Without documented policies, local agencies are more likely to make CEQA decisions on an ad hoc, case-by-case, and potentially inconsistent basis. This makes the CEQA process unpredictable for project developers and results in time delays and added costs for project development. This is because project developers lack information which would allow them early on in the process to make necessary adjustments in their project design to address local issues and preferences.
Our review of research surveys also finds that there are important differences among local jurisdictions in determining what constitutes "significant" environmental impacts and the appropriate mitigation measures to address these impacts. We believe that local flexibility should be maintained in making these determinations in order to reflect local geographic circumstances and preferences. However, the policies behind these local differences need to be better documented to make the CEQA process more predictable at the outset for project developers.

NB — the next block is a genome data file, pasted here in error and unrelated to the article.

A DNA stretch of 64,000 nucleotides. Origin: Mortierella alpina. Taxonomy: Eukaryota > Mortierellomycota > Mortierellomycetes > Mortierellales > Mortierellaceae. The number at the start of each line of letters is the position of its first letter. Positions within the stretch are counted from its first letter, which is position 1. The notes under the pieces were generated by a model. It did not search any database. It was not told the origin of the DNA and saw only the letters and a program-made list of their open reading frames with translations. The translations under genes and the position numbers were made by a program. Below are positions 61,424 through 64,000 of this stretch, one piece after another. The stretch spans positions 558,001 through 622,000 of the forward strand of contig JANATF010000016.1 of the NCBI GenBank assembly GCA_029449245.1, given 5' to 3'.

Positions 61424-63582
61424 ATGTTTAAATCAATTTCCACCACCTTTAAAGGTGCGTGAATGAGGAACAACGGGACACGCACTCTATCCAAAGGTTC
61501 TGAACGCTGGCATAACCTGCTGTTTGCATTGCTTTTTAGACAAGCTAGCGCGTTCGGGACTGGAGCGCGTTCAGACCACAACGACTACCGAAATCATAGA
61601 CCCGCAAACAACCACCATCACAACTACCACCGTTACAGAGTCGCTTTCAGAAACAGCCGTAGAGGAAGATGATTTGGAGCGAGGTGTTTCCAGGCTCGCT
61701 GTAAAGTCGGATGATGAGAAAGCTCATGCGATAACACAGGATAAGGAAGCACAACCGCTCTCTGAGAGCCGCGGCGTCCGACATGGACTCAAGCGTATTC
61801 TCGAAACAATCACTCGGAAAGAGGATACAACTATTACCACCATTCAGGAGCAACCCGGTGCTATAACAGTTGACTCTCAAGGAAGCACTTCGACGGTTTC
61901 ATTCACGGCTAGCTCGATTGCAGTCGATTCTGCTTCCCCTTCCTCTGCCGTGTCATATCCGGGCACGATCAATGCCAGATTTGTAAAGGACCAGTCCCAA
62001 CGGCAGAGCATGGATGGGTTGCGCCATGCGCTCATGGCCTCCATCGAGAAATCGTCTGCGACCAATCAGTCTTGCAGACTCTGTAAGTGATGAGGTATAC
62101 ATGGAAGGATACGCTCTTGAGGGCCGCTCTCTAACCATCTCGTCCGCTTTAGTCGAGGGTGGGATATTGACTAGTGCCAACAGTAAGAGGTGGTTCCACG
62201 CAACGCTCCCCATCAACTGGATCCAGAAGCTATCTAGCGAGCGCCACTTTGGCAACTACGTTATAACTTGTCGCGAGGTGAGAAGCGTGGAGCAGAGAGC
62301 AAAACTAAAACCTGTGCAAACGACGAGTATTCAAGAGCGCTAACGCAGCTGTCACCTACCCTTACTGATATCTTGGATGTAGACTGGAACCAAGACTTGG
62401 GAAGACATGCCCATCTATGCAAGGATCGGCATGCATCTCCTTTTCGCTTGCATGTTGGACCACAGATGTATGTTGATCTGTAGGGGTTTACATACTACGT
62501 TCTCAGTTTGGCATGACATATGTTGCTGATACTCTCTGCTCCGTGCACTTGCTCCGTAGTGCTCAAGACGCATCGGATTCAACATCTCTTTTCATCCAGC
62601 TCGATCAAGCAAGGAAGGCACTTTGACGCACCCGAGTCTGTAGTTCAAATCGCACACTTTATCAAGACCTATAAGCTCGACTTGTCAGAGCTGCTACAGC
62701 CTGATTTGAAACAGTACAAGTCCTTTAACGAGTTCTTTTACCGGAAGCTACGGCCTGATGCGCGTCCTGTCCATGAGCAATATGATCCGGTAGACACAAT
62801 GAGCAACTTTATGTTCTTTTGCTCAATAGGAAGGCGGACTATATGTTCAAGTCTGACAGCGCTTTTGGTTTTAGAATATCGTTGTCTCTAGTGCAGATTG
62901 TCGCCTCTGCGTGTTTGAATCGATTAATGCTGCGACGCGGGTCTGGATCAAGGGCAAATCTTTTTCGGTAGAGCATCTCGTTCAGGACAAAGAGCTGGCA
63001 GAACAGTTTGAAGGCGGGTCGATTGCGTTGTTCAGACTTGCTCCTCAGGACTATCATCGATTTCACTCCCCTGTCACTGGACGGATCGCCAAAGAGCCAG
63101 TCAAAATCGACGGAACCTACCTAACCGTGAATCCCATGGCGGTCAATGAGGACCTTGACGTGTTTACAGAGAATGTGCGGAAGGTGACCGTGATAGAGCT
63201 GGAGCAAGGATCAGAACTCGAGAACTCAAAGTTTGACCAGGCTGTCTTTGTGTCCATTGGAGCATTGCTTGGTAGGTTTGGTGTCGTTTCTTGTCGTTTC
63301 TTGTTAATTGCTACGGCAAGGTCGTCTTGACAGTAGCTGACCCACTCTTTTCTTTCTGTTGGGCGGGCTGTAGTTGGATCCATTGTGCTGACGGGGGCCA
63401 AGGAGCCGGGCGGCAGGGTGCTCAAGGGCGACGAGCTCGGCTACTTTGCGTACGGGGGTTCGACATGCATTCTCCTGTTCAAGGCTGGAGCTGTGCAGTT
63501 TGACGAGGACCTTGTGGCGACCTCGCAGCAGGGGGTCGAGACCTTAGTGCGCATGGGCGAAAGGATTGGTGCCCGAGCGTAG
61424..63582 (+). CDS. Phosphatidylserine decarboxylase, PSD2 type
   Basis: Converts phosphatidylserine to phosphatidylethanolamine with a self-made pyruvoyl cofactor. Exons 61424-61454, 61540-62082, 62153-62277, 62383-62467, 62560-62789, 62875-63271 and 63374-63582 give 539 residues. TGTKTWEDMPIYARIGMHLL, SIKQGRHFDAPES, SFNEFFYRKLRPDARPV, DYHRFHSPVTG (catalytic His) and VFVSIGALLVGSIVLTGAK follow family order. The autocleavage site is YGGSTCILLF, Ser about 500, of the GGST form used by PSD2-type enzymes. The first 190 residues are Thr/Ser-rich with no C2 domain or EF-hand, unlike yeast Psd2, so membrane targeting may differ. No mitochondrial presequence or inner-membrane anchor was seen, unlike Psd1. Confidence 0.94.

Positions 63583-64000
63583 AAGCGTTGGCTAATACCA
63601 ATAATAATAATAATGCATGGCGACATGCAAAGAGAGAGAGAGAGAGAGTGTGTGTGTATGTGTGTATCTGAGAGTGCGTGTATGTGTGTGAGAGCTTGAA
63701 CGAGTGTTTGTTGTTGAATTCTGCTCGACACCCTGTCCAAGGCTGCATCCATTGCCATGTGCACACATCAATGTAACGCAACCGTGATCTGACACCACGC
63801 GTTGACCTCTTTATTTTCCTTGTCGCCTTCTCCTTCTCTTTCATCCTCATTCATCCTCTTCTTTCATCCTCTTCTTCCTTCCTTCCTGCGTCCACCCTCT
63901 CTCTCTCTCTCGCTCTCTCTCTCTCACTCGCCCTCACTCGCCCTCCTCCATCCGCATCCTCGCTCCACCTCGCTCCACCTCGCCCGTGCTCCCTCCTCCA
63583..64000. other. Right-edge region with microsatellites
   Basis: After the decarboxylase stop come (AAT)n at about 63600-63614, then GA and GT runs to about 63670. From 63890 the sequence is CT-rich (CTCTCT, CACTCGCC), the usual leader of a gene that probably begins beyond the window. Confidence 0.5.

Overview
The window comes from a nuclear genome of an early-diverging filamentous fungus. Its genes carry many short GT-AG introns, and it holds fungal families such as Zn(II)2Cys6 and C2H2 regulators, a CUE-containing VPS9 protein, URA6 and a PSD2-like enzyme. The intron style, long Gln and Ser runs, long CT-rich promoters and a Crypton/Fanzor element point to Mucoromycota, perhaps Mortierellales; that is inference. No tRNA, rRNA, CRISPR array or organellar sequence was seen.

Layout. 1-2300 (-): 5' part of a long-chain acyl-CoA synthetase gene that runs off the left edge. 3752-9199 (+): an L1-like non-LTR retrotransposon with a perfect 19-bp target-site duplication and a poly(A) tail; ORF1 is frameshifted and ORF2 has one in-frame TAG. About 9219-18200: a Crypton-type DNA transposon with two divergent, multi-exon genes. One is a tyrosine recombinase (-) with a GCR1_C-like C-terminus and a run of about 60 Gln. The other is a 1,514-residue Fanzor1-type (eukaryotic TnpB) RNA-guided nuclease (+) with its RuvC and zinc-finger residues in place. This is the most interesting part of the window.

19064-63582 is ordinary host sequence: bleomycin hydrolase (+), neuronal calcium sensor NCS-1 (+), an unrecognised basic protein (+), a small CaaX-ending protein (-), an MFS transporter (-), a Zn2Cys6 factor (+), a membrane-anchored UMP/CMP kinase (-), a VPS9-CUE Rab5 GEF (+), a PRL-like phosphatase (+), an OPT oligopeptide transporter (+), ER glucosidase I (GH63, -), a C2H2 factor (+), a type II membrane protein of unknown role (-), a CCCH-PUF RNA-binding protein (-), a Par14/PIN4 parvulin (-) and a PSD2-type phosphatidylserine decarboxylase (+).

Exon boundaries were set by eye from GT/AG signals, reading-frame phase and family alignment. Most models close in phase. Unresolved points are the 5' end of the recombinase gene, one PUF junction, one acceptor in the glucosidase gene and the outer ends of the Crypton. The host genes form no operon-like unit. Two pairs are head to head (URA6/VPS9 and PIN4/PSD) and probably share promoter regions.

Recommendation--Provide Incentives to Local Agencies to Document and Make Accessible CEQA Policies and Procedures. We recommend that the Legislature provide incentives for local governments to document their CEQA policies and procedures--on matters such as environmental impact "significance" and appropriate mitigation measures--and make them accessible to the public. By doing this, both project applicants and the local agencies reviewing projects can save time and money by reducing the need for project modifications (and related review) in the midst of the CEQA process.
The Legislature could provide different incentives to local agencies to document their CEQA policies, including the following: